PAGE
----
Depression seems at record highs in recent years – and there is evidence to support that. Some point to social isolation with increasing divorce rates and social media. Some point to the increased anxiety in our culture and lifestyle over the past ten-to-fifteen years. But there is also evidence that depression has always been a part of human existence, in every culture around the world.
Now, let me make a distinction between severe, clinical depression and what I call “healthy depression.” There is a healthy amount of mental and emotional reset that takes place when dealing with difficult problems or situations. It could be called melancholy, the blues, feeling down, or “a damp, drizzly November in my soul” (as Herman Melville phrased it). This sort of depression is, I believe, a natural and healthy response to circumstances, and gives us valuable information and motivation, when properly understood.
The practice is growing! In order to serve my clients better, I am teaming up with Vitality Pilates in the Mt. Baker neighborhood of Seattle, and opening a full-time hypnosis practice there.
I will start seeing clients at 3603 S. McClellan St., Seattle WA 98144 next week, and officially launching as of March 1st. (My West Seattle clients can still meet with me at 35th & Roxbury, if that is more convenient.)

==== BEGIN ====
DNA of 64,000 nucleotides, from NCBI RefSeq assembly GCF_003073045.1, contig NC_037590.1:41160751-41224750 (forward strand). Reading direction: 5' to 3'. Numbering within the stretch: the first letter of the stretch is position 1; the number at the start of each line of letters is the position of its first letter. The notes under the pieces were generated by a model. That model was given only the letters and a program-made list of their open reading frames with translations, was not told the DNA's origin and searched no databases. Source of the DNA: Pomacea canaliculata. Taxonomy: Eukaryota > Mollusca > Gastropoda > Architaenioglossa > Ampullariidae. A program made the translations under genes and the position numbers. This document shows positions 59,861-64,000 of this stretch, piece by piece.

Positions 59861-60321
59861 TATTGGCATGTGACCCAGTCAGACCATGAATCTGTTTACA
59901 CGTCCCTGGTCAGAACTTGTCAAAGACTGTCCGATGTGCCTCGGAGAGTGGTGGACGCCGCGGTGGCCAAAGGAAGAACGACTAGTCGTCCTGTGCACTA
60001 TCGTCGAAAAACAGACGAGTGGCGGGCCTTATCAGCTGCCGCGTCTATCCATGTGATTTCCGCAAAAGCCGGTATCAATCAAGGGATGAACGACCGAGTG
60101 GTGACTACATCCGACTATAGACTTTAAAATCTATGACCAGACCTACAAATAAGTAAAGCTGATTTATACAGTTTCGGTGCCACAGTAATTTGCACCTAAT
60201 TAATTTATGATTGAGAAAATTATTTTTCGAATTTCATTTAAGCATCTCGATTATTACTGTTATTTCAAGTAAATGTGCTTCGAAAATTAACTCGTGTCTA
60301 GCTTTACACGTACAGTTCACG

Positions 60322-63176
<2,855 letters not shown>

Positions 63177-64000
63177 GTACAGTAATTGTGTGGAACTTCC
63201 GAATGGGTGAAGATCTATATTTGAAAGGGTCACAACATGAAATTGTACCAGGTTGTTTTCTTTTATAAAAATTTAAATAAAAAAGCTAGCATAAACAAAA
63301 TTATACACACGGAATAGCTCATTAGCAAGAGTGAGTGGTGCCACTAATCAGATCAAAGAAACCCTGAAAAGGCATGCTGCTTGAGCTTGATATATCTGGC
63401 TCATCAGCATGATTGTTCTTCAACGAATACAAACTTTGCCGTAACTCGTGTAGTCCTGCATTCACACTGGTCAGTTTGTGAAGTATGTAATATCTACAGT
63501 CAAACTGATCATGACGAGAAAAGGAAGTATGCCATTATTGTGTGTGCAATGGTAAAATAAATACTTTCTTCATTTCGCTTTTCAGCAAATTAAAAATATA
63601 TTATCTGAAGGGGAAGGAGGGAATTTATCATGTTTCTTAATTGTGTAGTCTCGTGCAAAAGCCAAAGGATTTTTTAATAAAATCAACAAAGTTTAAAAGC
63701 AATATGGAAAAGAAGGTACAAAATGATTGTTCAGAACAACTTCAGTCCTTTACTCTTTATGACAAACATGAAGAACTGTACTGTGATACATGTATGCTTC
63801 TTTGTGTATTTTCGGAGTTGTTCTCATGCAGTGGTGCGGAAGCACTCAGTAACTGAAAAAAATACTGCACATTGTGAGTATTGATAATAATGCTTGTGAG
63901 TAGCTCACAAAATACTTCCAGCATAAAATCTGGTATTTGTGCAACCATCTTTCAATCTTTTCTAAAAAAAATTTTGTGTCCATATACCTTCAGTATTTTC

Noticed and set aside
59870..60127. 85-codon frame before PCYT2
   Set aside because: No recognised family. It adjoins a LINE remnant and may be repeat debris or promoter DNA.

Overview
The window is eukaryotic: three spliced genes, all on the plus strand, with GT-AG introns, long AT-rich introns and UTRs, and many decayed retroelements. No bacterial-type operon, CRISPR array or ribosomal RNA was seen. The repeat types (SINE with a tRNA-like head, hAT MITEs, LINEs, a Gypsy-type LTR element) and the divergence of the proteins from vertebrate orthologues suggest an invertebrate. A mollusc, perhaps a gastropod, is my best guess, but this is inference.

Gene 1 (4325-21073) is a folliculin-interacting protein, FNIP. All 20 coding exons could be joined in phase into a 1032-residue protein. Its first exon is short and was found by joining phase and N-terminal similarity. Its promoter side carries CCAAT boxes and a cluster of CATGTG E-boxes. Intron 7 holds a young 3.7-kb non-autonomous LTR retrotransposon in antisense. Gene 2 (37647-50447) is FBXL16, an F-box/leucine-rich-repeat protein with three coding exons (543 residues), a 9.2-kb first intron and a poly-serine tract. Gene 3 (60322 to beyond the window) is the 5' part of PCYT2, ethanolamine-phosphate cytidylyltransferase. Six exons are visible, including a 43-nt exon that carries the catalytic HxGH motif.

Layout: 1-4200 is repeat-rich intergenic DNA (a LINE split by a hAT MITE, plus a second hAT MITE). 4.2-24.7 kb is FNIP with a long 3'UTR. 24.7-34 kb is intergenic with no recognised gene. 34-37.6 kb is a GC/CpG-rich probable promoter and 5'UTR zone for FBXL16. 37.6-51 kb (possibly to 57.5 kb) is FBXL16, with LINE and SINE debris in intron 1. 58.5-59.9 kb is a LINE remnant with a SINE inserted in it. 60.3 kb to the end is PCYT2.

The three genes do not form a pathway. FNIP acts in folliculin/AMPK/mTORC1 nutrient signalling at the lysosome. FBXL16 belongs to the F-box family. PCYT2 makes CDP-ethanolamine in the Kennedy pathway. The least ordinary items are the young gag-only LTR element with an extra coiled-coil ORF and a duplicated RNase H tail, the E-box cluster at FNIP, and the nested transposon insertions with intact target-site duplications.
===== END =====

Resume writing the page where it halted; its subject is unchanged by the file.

I am really excited to be co-located in a vibrant and active wellness atmosphere that includes not only a busy Pilates studio but a thriving massage therapy practice as well. I will continue to focus on hypnosis in a wellness context, incorporating integrative wellness and life coaching, and still offer marriage preparation, self-hypnosis and spirituality, with a specialization in work with transgender individuals. Weight loss, quitting smoking, managing stress, sleeping better, and changing habits or limiting beliefs continue to be among my most rew...
The scope of issues that transgender individuals (and their loved ones) encounter is both broad and intense.
Because of the nature of transgender identity itself there are a myriad additional considerations and stressors at play within trans people. Layer on top of that the social and political questions, issues, stressors and difficulties, not to mention the usual variety of questions, soul-searching and exploration associated with growing up, and it is clear: being transgender requires an extraordinary wealth of strength of character, perseverance, and unusual insight. And the sad reality is that too many don’t make it.
I grew up non-conforming but cisgender. I always understood my “difference” as a rejection of a social norm, but never gender identification. I don’t assume to know the transgender experience. I say this up front only to be honest about where I come from: I am not transgender myself, though I have deep sympathies for anyone strugg...